This criterion relates to the issuing of records directly to reading rooms and government entities. It refers to records open and available for public inspection.
The Archives facilitates access to the collection by responding to enquiries from the public and government entities. The Archives received 85,292 reference enquiries and responded to 75 per cent of them within 30 days. The Archives did not meet the target of 85 per cent owing to increased demand for service records associated with the centenary of World War I consuming available resources.
Of the 53,670 records that were subject to a request for access, 48,835 were access examined and 44,945 (92 per cent) were cleared within the statutory 90 days. The target of 100 per cent was not met due to delays in receiving advice from the entities controlling the records (in accordance with the Archives Act).
The Archives maintains a network of reading rooms in each capital city where original records – including documents, maps and audiovisual material – can be viewed. Staff assist people to locate information and resources, and to access and use the collection. Reading room opening hours met Service Charter standards 99 per cent of the time, exceeding the target of 90 per cent.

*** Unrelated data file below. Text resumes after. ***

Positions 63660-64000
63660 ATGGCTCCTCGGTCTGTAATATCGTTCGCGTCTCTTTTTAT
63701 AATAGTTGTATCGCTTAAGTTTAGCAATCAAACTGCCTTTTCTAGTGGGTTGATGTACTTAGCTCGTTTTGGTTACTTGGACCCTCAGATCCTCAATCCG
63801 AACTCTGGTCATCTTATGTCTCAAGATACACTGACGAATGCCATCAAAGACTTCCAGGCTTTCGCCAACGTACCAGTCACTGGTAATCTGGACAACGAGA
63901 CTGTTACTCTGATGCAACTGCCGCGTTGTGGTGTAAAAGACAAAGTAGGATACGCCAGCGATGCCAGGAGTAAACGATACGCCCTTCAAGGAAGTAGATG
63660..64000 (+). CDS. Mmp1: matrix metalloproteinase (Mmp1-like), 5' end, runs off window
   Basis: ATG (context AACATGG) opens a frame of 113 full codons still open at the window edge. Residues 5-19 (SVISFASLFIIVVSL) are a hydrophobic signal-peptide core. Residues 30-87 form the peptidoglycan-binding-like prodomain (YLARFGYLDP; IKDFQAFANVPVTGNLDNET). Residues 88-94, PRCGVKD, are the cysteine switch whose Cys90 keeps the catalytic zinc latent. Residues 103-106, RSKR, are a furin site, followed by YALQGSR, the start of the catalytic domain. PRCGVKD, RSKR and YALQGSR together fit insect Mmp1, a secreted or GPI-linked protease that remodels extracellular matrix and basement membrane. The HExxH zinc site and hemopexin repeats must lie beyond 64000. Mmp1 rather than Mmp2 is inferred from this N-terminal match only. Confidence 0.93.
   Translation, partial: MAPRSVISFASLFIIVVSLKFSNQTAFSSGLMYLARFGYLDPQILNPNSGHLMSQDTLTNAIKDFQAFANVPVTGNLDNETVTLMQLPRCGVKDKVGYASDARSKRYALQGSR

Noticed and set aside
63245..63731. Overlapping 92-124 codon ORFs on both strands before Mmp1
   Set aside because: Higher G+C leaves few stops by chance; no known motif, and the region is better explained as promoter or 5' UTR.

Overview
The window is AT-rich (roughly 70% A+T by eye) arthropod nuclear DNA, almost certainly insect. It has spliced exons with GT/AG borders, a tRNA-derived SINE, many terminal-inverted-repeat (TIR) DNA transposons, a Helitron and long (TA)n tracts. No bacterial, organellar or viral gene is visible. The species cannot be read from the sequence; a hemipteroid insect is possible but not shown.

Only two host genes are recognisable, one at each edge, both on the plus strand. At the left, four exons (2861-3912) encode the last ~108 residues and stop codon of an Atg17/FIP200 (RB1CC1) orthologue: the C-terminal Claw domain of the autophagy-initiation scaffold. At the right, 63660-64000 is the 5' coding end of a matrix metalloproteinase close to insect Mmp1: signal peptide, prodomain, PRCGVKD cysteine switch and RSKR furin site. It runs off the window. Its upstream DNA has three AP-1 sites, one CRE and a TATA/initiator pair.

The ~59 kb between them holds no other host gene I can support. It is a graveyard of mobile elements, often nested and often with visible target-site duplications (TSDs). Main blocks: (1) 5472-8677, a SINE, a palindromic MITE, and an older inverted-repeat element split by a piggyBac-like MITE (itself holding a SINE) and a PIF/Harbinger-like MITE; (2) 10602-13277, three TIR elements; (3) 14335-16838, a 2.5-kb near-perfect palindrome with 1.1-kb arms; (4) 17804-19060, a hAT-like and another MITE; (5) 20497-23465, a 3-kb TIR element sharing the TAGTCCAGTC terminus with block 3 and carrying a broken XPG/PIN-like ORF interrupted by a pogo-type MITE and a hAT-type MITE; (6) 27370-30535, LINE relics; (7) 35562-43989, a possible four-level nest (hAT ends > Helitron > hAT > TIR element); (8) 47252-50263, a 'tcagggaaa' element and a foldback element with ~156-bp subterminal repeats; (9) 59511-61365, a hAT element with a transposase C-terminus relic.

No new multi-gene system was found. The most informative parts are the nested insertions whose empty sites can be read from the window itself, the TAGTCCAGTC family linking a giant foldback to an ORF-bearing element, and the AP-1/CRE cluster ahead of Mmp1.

More than 111,500 records were accessed in reading rooms, or by Archives staff on behalf of those seeking information about, access to, or a copy of a record. As well as the ongoing interest in accessing migration records, the centenary of World War I heightened interest in the personnel and repatriation records of those who served in the war.
The Archives' comprehensive online presence reaches a very broad audience, providing information, collection research services and several specialised web spaces including RecordSearch, Discovering Anzacs, Australia’s Prime Ministers and social media sites. Despite minor unscheduled outages, the Archives met its target of websites being available 99 per cent of the time.
The Archives builds digital information and records management capability across the Australian Government through face-to-face training, e-learning, online videos and advice. Training services are further strengthened by a fully digital learning environment. A 98 per cent satisfaction rating with these services was determined through conducting random sample surveys of clients who accessed the Agency Service Centre, feedback rating surveys of clients who attended face-to-face training and events, and feedback surveys from clients who accessed online training programs.